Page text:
Among the most productive life support, wetlands have immense socio-economic and ecological importance for mankind. They are crucial to the survival of natural biodiversity. They provide suitable habitats for endangered and rare species of birds and animals, endemic plants, insects besides sustaining migratory birds. India has a wealth of wetland ecosystems distributed in different geographical regions.


India is also a signatory to the Ramsar Convention on Wetlands and the Convention of Biological Diversity; Apart from government regulation, development of better monitoring methods is needed to increase the knowledge of the physical and biological characteristics of each wetland resource, and to gain, from this knowledge, a better understanding of wetland dynamics and their controlling processes. India being one of the mega diverse nations of the world should strive to conserve the ecological character of these ecosystems along with the biodiversity of the flora and fauna associated with these ecosystems.


Conservation of biodiversity

Conservation of Biodiversity is the need of the hour. The Biological Diversity Act, 2002 is a federal legislation enacted by the Parliament of India for preservation of biological diversity in India, and provides mechanism for equitable sharing of benefits arising out of use of traditional biological resources and knowledge.


The Act was enacted to meet the obligations under Convention on Biological Diversity (CBD), to which India is a party. The National Biodiversity Authority (NBA) was established in 2003 to implement India’s Biological Diversity Act 2002.


Wildlife conservation

Wildlife conservation is the practice of protecting endangered plant and animal species and their habitats. Among the goals of wildlife conservation are to ensure that nature will be around for future generations to enjoy and to recognize the importance of wildlife and wilderness lands to humans.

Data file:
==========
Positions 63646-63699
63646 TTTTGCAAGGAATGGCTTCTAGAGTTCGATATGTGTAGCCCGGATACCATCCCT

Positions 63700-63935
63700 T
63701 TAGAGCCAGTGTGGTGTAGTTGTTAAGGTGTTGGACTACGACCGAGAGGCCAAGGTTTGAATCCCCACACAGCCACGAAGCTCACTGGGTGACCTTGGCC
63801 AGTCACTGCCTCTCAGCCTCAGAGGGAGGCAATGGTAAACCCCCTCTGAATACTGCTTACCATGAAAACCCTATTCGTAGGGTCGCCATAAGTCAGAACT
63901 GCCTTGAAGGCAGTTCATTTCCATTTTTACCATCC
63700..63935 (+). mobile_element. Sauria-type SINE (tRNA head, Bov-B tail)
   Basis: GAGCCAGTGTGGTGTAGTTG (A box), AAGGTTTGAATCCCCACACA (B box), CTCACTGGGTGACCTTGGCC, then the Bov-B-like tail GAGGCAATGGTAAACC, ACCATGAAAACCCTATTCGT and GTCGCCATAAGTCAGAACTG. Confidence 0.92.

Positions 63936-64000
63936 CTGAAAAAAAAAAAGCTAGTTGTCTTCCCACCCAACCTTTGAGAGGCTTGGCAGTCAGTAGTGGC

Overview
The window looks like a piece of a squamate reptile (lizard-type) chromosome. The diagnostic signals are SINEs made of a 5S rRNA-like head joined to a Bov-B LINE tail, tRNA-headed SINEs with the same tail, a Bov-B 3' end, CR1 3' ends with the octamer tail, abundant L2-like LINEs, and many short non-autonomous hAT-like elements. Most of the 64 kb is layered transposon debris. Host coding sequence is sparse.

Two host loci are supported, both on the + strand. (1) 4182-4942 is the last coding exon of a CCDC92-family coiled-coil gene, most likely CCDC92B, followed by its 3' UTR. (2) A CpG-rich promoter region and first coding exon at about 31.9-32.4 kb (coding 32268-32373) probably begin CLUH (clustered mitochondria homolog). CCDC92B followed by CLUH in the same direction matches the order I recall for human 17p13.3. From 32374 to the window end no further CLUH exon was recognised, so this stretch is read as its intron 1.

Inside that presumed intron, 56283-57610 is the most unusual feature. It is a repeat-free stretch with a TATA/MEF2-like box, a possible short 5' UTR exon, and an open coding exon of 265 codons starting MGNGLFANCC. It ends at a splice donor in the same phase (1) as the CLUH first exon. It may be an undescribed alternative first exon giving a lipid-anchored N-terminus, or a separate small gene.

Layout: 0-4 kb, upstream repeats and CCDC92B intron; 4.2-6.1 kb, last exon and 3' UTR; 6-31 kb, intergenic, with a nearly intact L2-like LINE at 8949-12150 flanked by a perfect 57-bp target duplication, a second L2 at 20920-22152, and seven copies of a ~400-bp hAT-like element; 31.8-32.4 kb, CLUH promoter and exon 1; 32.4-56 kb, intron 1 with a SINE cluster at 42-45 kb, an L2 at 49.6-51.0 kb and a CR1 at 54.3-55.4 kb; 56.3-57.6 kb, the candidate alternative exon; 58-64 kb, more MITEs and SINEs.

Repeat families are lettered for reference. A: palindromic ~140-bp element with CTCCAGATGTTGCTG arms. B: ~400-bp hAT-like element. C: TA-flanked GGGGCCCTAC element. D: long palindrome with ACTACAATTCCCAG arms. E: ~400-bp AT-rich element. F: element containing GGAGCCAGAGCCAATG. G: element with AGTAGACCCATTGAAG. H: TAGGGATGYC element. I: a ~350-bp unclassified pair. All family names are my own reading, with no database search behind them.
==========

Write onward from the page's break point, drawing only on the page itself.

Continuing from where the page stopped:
Many nations have government agencies dedicated to wildlife conservation, which help to implement policies designed to protect wildlife. Numerous independent nonprofit organizations also promote various wildlife conservation causes. Wildlife conservation has become an increasingly important practice due to the negative effects of human activity on wildlife. Wildlife Conservation Act 2002 was enacted to protect wildlife in India


Ozone depletion

Ozone depletion describes two distinct but related phenomena observed since the late 1970s: a steady decline of about 4% per decade in the total volume of ozone in Earth's stratosphere (the ozone layer), and a much larger springtime decrease in stratospheric ozone over Earth's polar regions. The latter phenomenon is referred to as the ozone hole. In addition to these well-known stratospheric phenomena, there are also springtime polar tropospheric ozone depletion events.


The details of polar ozone hole formation differ from that of mid-latitude thinning, but the most important process in both is catalytic destruction of ozone by atomic halogens. The main source of these halogen atoms in the stratosphere is photo dissociation of man-made halocarbon refrigerants (CFCs, freons, halons).